Summertime, and the livin' is easy in the kitchen, to paraphrase Gershwin.

Slice tomatoes. Boil corn. That's really all you need for side dishes. Oh, maybe slice some cucumbers, too.

As for the main dish, Madeline Arthur Hawkins, a friend's grandmother, used to say sagely, "A pork roast is as good as any steak." Of course, she was saying this back in the days of what I like to call "happy pigs." You could taste contentment in their meat.

Happy pigs were raised outdoors instead of in factory farms and were free to root around. It was not yet fashionable for pigs to be ultra-lean, either; if you study photos of champion pigs of bygone days in old books, you will see what I mean.

But I digress from the matter at han - supper.

Cold roast pork is wonderful sliced the next day, making it an ideal do-ahead for company.

These days, in order to get a succulent pork roast, you need to find fresh pork shoulder, often labeled picnic roast or Boston butt, contradictory as that may sound. In communities where the word for roasted pig is lechon, you are more apt to find a large shoulder cut, but if you plan ahead, you can ask a butcher to order one. Or ask for a loin to be boned but take the bones home and cook the roast on top of them for more flavor.

If the meat seems hopelessly lacking in fat, "lard" it by draping it with bacon, or rub it with a paste of herbs such as thyme and rosemary (heavier on the thyme), salt and olive oil.

Once, pork roasts could be cooked on a rack, with no additional moisture added to the pan underneath. In today's world of dry meat, you need a bit of liquid to create steam.

I am a fan of cooking roasts long and slow for maximum tenderness. If you don't sleep too late, you can let it go all night. (A hunk of beef brisket, too, can be cooked all night by the slow method.)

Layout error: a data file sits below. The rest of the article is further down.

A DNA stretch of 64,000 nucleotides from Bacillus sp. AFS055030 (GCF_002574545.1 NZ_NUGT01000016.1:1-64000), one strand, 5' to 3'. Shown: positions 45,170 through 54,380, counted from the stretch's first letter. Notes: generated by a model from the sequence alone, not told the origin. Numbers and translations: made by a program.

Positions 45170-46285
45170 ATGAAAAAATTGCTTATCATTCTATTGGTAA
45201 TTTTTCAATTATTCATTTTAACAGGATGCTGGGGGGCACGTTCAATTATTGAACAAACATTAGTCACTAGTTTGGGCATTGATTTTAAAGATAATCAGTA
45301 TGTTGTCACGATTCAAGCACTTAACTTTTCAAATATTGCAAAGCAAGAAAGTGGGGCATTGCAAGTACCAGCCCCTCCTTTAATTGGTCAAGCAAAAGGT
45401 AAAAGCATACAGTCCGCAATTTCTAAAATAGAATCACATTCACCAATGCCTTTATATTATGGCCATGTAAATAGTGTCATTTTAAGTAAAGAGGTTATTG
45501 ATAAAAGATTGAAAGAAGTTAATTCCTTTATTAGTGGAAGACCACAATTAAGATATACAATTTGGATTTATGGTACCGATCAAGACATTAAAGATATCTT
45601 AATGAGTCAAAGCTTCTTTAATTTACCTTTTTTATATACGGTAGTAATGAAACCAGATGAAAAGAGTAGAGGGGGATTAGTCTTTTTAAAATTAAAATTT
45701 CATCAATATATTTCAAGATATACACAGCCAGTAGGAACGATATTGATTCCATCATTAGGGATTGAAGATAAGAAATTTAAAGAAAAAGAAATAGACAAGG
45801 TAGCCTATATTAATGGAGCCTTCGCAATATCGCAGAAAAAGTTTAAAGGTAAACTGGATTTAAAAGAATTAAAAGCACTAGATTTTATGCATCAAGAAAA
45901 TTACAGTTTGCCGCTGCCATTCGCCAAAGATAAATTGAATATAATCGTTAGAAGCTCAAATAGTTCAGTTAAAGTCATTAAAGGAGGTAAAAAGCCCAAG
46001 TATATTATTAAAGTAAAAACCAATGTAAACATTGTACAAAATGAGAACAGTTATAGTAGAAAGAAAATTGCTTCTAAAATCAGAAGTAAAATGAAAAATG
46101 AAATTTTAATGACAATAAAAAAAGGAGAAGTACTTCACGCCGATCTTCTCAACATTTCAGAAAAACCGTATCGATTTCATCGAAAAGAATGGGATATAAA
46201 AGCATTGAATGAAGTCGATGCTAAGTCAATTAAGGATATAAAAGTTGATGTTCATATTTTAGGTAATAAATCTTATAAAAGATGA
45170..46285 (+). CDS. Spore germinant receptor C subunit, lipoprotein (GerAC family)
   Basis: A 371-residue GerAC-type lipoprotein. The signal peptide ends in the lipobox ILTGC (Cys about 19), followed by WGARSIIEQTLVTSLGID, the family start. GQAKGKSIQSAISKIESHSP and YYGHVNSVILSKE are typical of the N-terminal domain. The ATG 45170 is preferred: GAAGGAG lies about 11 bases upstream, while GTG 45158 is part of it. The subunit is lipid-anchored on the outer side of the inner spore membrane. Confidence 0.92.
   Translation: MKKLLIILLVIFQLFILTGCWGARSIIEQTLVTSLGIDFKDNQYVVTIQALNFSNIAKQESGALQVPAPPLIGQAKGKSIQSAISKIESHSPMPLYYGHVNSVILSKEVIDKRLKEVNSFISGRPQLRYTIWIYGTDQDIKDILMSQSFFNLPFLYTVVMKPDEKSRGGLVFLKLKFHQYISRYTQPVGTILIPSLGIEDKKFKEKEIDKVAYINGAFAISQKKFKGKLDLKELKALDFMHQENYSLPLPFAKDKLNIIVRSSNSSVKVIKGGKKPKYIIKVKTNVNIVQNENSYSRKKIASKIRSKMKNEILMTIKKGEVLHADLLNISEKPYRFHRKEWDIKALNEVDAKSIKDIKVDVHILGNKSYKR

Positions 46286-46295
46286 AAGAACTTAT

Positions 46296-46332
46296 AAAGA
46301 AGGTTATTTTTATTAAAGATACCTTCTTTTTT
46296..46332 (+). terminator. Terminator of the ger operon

Now what could be easier than that? It's summer.




Slow-roasted pork shoulder


1 (7- to 8-pound) bone-in pork shoulder, with skin on

8 cloves garlic, peeled and cut into slivers

2 tablespoons kosher salt or a little more than that if using sea salt

Combination of fresh herbs to make 1/4 cup: thyme, marjoram, rosemary needles (see note)

2/3 cup olive oil

1 1/2 cups dry white wine

1. The evening before you plan to serve the roast, wash and pat it dry. Cut slits all over the roast, in skin and fat, down into the pork, about an inch apart. Insert slivers of garlic into these slits.

2. Grind together salt and herbs, adding olive oil to make a paste. Rub paste all over surface of roast and into garlic slits. Let roast stand at least 1 hour at room temperature.

3. Heat oven to 425 degrees. Place wine and 1cup water in roasting pan and set pork on rack above, skin-side up. Roast for about 50 minutes, until skin is browned and fat is bubbling. Reduce heat to 225 degrees, tent with foil and continue to roast for 4 to 6 hours, until fork tender. (Check occasionally to see if you need to add water.) Temperature of the meat should reach 170 degrees on a meat thermometer.

4. Let cool. Serve sliced across the grain, about half an inch thick, drizzled with pan drippings. (Refrigerate if the meal is not being served for many hours; set out about an hour ahead of serving.) Makes 10 servings.

Note: Don't use all rosemary, but you can use all thyme. If there's no marjoram, use more thyme and less rosemary, or add some sage, a flavor that goes well with pork. If herbs are dried, you'll need only about half as much.